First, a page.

The right outcome has to do with the founders who are in place and deciding the right thing to do. Sometimes, they think it’s the right time to sell because being part of something bigger helps in achieving strategic objectives and getting [a financial] outcome. There are tradeoffs, too, if you stay on your own. You enjoy your independence and you can maybe build something larger, but it comes with a lot of headaches.

    I’m surprised people aren’t more concerned by certain companies’ moves to dominate the connected home, given their growing reach into other aspects of our lives. Do you have any thoughts about why that is?

    I think ultimately there will be some kind of new social contract backed up by laws that will put some restrictions on what companies that collect a lot of data on people can do with that information, and that would include Google, Apple, and Facebook. I believe it will be a long and messy road to get there, but if we look at what’s going on today, we see the outlines of how it will happen. For a number of years, for example, Silicon Valley companies resisted releasing their employment data. Google gets credit for its willingness to put it out there, though. It was difficult, because its diversity numbers are terrible. But the time had come for the company to take a step forward and it has.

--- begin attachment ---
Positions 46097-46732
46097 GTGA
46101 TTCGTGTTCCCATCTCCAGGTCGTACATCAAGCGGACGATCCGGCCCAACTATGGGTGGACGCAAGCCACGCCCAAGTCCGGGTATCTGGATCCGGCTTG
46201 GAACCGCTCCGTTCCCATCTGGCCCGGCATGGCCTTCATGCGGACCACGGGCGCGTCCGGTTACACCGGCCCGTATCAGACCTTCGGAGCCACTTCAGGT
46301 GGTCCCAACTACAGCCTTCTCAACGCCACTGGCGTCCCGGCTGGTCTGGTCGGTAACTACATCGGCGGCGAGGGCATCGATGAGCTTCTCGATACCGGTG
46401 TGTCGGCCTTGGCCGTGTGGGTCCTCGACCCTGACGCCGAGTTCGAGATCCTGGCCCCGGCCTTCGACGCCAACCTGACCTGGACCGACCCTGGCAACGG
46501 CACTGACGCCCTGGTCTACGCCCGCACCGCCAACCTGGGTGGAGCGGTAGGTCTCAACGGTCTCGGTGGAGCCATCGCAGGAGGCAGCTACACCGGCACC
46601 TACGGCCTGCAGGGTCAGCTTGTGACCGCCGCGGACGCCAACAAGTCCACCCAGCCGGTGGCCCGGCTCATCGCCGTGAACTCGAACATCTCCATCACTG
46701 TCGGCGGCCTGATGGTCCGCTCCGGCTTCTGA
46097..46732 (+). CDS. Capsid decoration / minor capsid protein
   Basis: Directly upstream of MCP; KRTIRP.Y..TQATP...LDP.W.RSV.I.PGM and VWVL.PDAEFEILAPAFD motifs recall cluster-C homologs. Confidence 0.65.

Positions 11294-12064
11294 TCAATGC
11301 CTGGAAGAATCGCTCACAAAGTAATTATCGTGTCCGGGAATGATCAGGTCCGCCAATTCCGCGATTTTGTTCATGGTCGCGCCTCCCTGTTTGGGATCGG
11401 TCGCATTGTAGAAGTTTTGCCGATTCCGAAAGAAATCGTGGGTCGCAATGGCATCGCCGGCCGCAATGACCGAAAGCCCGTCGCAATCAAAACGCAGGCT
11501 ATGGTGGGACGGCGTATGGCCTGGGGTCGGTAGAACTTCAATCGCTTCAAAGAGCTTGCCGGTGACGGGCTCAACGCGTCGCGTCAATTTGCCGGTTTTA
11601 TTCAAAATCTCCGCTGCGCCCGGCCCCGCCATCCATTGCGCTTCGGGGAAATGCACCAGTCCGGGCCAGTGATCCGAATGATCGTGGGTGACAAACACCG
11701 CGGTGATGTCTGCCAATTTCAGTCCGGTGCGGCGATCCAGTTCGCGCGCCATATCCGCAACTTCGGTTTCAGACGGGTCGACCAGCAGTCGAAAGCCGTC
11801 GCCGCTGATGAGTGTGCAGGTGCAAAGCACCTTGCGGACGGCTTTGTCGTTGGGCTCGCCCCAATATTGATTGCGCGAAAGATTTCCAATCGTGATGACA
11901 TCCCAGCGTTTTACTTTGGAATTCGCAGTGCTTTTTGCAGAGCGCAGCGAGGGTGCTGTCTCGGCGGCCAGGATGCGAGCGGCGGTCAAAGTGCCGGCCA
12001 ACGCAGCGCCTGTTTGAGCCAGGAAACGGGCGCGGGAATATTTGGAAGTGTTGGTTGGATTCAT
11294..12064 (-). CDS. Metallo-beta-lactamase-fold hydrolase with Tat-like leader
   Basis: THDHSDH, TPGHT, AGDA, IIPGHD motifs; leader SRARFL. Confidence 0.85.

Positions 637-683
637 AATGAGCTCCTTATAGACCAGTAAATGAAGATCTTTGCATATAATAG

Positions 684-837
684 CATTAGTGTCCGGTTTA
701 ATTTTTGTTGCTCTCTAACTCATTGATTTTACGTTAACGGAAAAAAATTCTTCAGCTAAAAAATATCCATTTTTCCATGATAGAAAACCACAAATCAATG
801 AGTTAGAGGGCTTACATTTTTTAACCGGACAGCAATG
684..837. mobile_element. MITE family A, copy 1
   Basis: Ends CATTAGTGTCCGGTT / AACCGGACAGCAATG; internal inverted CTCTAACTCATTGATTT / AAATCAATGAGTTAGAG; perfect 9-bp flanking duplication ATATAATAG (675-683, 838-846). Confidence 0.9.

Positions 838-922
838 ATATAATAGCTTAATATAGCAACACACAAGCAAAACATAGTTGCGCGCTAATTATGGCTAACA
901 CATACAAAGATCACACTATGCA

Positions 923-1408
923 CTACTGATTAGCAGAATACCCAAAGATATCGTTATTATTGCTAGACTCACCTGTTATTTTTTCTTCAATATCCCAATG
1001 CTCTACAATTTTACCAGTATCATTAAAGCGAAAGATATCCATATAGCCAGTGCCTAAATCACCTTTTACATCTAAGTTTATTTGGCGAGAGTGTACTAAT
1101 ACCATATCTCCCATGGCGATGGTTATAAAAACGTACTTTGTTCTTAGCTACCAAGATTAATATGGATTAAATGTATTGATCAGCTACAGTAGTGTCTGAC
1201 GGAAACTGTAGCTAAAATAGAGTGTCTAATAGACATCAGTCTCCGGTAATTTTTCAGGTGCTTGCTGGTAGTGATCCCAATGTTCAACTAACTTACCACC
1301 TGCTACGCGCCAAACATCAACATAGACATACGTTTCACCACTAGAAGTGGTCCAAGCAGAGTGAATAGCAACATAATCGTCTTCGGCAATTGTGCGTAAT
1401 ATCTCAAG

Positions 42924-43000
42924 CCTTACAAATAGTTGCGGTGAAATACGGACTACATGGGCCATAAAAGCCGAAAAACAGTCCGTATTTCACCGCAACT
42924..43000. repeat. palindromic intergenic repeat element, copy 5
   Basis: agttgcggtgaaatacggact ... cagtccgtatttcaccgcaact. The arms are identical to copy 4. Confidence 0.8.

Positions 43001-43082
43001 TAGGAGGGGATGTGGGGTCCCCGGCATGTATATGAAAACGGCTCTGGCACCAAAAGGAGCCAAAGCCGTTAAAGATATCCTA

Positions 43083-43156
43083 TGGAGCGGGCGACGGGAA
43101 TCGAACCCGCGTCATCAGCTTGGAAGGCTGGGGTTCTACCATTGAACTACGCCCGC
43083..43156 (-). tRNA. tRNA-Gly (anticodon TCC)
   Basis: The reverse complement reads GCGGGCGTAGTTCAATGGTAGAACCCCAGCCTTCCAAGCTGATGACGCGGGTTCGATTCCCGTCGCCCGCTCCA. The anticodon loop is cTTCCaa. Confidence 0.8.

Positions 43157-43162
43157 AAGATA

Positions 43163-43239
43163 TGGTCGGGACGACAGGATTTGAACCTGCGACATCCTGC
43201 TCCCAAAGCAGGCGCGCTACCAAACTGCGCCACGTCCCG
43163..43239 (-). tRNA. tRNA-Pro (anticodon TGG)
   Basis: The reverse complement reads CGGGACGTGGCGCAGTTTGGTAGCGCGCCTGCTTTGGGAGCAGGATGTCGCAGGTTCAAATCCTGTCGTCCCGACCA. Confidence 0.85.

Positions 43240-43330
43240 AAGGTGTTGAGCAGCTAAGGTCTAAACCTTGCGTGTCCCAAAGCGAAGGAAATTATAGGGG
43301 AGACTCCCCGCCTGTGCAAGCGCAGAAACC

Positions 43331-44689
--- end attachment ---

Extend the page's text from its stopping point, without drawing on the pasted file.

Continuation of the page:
When do you think we’ll see these protective regulations?

    Probably 5 or 10 years from now, and I think it will come from unhappiness among consumers and other forces that convince Google that its long-term interests are better served by agreeing to do something that previously it found difficult or impossible to do.

    People will have to get more upset about the whole subject of large amounts of personal information being collected. But change happens. Consider gender issues. There’s been one embarrassing scandal after another, with TinderGithub, and others. I don’t think there’s more of that going on now than before, but people are more aware that it’s going on now, it’s covered more, and there’s more of a climate that this isn’t right. It’s an issue that’s no longer ignored.

    We’re not there yet on data collection, but I think we’ll get there. It will happen.